it any of the manifestations of the subtle body such as bindu, ardhachandra, nāda, nirodhika
etc? Or is it prāna, the energy in the chakras? To this, Bhairava replies in sutras 7-17 that his
true essence is not anything in sakalā creation. Sakalā is anything with a limited form or
nature. The truth of Bhairava is nishkalā, beyond any limited formal definition or origin.
Certain sakalā aspects are taught to those who are not rooted in nishkalā consciousness to
enable them to reach the true essence. Thus it is out of the reach of any utterable consonants
or vowels. 43
The non-dual tantras do not reject the previous paths as false, but merely as limited
aspects of the absolute wrongly apprehended as the absolute itself. They do not reject the
Vedic identification of bindu as Brahman, or the samādhis of the dualistic tantras outright,
but rather they assimilate and transcend them. They explore the spectrum of consciousness
further until all kalās or creative self-limitations of Shakti vanish and pure absolute
consciousness is recognized.
To conclude this section, we have thus far seen that rather than ritual being central to
tantra, it is a spontaneous inhabitation of pure consciousness that is at the core of the tāntric
systems. Ritual is derived from the insights into the nature of the subtle body accessed during
experiences of samādhi. Also that tantra is not a closed system constantly harking back to
some past textual revelation but instead is open to reformulation of the structure of the ritual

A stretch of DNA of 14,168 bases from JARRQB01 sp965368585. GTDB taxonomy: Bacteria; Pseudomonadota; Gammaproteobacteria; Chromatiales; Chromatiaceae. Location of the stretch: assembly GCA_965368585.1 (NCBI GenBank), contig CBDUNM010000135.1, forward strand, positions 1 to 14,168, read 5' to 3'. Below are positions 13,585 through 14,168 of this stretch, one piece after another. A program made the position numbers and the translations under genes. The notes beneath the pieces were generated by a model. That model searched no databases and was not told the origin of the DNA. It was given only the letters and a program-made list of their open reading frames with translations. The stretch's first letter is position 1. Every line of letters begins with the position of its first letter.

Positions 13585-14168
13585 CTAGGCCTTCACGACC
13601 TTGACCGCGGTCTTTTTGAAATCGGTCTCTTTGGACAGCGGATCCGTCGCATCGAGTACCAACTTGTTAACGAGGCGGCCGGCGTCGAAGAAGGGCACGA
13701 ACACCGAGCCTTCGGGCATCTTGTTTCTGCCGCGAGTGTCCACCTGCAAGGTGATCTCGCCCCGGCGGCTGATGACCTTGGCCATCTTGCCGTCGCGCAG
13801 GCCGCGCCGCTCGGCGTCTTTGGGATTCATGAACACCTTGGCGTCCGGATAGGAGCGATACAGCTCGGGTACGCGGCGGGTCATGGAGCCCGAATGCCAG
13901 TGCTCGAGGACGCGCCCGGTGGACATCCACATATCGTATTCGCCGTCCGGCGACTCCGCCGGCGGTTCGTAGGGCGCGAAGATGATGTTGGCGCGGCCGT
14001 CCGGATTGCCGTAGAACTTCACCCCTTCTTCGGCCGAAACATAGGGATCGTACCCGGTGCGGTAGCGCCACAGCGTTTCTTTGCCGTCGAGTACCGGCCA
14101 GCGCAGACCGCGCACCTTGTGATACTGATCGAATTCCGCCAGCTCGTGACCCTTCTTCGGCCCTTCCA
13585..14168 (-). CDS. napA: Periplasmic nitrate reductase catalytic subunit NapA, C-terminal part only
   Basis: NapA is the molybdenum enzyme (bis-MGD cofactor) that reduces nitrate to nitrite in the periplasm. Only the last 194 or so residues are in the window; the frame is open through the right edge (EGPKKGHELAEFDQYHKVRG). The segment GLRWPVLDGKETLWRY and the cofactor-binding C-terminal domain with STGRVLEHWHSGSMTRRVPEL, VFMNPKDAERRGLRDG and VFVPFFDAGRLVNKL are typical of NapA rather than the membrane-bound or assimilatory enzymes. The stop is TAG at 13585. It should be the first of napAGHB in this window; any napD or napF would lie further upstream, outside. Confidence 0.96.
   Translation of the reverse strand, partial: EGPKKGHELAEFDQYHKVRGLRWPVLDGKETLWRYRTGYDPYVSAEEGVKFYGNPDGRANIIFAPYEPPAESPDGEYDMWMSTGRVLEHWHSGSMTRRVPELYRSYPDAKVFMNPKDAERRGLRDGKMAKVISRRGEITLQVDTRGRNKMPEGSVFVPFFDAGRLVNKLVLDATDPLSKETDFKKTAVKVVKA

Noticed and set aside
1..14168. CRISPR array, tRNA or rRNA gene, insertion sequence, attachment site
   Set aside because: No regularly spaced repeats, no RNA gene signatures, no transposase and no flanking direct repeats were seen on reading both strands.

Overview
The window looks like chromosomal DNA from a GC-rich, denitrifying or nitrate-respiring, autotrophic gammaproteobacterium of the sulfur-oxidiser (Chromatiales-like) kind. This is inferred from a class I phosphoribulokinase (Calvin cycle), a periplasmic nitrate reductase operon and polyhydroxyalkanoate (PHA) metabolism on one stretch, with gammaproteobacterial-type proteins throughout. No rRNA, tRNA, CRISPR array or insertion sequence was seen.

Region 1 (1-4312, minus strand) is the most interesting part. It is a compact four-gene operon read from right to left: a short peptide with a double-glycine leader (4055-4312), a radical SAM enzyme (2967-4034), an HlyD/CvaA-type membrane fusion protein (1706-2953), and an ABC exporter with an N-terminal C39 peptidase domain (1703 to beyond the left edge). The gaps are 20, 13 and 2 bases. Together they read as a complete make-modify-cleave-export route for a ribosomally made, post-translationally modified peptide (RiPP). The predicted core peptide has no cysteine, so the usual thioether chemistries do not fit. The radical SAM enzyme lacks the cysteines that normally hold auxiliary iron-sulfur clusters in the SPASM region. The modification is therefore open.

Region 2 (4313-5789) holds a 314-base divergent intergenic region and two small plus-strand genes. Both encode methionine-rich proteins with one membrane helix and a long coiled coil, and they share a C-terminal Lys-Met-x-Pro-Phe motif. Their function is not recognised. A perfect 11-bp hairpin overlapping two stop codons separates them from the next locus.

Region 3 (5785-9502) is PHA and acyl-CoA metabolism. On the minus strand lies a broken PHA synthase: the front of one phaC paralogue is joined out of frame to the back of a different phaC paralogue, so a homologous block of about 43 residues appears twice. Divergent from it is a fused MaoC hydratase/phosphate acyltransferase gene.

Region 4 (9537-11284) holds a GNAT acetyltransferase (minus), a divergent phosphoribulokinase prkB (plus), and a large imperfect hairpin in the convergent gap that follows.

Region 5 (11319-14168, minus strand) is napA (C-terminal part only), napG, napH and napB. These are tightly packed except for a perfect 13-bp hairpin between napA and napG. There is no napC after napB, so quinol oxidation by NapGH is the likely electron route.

depending upon the insight achieved by the practitioner regarding their own psychological

Love transcending ritual: Tantra and the Bāuls

The discussion regarding the tripartite division of method was intended to illuminate the
dynamic between the ritualistic and anti-ritualistic aspects of tantra in terms of the logic of
sādhana. Defining tantra as ritual not only limits our understanding of tāntric method and
Tucci, Mandala, 74-75.
Jaideva Singh; Vijnanabhairava, New Delhi: Motilal Banarsidass, 1979), 1-14.
the states of consciousness achievable through them, it also leads to the erasure of the
histories of tāntric practice in the subaltern groups of Indian caste society.
Instead of defining tantra in terms of lineages of sectarian ritual because that is the only
thing the surety of material remains allows us to do, what if we chose a different
organizational logic? What if we put in the center of our analysis the mental and supra-
mental states that tantric meditations produce? This would make some sense as the entire
purpose of the discipline of tantra is to produce these ‘religious experiences’ or samādhi
experiences and thereby achieve the progressive annihilation of the subject-object duality
inherent in the psychic make-up of the aspirant/sādhaka. It is worth mentioning that certain
strains of thought in current neuroscience also tend towards a non-dualistic model of